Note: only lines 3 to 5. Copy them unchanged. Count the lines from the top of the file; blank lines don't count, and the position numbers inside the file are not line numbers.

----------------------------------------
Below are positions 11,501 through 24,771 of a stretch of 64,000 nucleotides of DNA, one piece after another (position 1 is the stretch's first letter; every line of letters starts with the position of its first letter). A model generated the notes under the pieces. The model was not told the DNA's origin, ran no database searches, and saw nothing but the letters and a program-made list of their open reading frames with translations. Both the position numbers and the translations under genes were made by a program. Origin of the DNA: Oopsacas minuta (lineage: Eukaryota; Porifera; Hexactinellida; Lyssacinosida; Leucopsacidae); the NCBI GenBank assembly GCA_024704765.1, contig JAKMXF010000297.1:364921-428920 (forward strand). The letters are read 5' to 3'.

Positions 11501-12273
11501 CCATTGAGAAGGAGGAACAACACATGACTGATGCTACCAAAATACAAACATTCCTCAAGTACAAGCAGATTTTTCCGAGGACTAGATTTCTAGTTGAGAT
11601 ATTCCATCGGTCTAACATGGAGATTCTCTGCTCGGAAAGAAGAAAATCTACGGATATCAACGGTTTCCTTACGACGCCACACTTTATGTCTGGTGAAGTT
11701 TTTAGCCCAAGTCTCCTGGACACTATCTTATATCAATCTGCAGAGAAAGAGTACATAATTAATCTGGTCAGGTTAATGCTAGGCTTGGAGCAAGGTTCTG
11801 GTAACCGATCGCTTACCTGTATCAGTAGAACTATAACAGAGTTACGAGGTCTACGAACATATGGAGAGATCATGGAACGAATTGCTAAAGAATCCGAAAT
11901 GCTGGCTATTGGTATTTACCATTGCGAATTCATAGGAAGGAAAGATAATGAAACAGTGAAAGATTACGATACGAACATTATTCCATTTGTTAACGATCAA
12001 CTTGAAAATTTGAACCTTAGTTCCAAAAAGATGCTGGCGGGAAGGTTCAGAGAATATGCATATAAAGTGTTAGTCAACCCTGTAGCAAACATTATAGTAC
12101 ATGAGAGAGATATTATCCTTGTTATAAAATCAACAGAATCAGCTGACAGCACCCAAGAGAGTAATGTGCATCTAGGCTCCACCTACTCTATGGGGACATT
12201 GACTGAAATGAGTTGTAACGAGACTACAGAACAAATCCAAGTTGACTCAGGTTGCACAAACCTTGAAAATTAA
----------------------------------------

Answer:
11501 CCATTGAGAAGGAGGAACAACACATGACTGATGCTACCAAAATACAAACATTCCTCAAGTACAAGCAGATTTTTCCGAGGACTAGATTTCTAGTTGAGAT
11601 ATTCCATCGGTCTAACATGGAGATTCTCTGCTCGGAAAGAAGAAAATCTACGGATATCAACGGTTTCCTTACGACGCCACACTTTATGTCTGGTGAAGTT
11701 TTTAGCCCAAGTCTCCTGGACACTATCTTATATCAATCTGCAGAGAAAGAGTACATAATTAATCTGGTCAGGTTAATGCTAGGCTTGGAGCAAGGTTCTG